(NEW YORK) — A set of 10-year-old twins from Portage, Mich., who were conceived after their father had died from complications from lupus, are now at the center of a state Supreme Court case to determine whether they are entitled to his benefits.
Attorneys representing the twins’ mother, Pamela Mattison, and the Social Security Administration will argue on Thursday in front of the state Supreme Court over whether children conceived after the death of a father — through in vitro fertilization or other means — should be entitled to survivors’ benefits.
The twins were conceived after their father, Jeffrey Mattison, died from complications from lupus in 2001, according to documents filed in the case. He had stored sperm in a bank while undergoing chemotherapy, and his wife, Pamela, had been preparing her body for in vitro fertilization months before his death in January, according to Pamela’s attorney.
“The basic argument is that we need to look at conception as being a process, which started with preparing the mother for harvesting of eggs (and goes) all the way through conception, almost a year,” said Victor Bland, the lawyer representing Pamela. Bland said Jeffrey Mattison “died with probably 75 percent of the process done.”
Pamela conceived the two children at the end of January, weeks after Jeffrey died. When she tried to claim survivor benefits for them after they were born, however, the Social Security Administration denied her request, saying that they were not entitled to the money. Bland said the payments come to a “few hundred per month.”
Pamela Mattison filed a federal lawsuit against the administration in 2001, because the SSA is a federal agency, according to Bland. But because Michigan had no prior state law on the issue, Bland said he was asked by a U.S. Attorney if he would let the case go to the state Supreme Court. He agreed.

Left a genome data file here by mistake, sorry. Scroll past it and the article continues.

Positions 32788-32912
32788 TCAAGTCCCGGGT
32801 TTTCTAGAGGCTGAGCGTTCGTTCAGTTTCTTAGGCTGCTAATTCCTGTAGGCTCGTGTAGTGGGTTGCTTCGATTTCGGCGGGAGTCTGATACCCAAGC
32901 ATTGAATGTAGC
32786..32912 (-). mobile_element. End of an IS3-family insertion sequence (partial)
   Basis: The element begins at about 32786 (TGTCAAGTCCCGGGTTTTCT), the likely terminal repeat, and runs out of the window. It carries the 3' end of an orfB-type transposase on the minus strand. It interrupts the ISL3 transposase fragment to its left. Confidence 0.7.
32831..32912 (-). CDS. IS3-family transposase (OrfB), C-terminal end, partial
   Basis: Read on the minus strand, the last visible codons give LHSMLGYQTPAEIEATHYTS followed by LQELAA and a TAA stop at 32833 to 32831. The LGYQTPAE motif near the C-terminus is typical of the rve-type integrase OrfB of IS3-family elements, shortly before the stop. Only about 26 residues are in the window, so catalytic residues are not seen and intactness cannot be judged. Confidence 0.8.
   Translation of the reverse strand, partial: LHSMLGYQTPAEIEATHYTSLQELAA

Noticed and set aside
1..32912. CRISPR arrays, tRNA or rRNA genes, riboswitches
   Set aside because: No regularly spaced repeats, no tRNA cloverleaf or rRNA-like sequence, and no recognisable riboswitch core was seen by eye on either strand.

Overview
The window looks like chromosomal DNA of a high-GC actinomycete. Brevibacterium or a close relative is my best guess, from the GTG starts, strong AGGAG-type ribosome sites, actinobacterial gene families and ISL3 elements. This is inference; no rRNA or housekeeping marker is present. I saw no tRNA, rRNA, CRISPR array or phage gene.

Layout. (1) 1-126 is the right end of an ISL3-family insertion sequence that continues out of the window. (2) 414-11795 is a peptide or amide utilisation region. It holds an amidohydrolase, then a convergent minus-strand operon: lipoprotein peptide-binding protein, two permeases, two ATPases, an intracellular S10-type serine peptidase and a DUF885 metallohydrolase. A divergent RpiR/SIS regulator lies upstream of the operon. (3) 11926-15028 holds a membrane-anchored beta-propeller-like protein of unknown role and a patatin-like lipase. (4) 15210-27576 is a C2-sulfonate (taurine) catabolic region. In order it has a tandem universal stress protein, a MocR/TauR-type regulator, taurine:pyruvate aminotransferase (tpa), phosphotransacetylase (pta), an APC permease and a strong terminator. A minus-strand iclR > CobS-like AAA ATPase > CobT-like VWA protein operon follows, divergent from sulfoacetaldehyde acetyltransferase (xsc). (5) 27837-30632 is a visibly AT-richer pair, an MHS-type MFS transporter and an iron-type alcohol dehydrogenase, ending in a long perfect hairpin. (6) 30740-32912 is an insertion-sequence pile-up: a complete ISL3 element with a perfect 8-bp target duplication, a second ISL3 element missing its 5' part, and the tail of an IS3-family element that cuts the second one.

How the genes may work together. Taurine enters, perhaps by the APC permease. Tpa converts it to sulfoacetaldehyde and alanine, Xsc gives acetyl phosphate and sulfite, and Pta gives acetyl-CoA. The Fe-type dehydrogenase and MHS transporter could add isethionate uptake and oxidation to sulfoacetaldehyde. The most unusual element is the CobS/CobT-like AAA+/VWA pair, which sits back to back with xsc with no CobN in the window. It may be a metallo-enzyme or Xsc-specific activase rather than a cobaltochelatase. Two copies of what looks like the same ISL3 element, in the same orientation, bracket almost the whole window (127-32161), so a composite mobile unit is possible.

On Thursday, the court will hear arguments on the issue, known as a certified question, which will determine the law in Michigan. It will become one of only a handful of states who have tackled the survivor issue as it relates to after-death conception.
“Michigan intestacy law requires that heirs be alive when the descendent dies, and that heirs survive the descendent,” the U.S. Attorney representing the SSA wrote in a brief. “Children conceived after the death of their father, like M.J. and M.L.M., do not meet these requirements, and therefore, cannot inherent intestate.”
The prosecutors pointed to other states — including Arkansas, Florida, Iowa and New Hampshire — that have ruled that children conceived after the death of a parent cannot inherit.
Bland pointed to a federal district court ruling from the 9th District that supported his position, but acknowledged that he faced an “uphill battle.”
Bland said that the Mattisons hope to have finality from the Supreme Court’s decision, whichever way it falls, and to remain out of the public eye.
Ryan Cobb, attorney for the Social Security Administration, was not available for comment.
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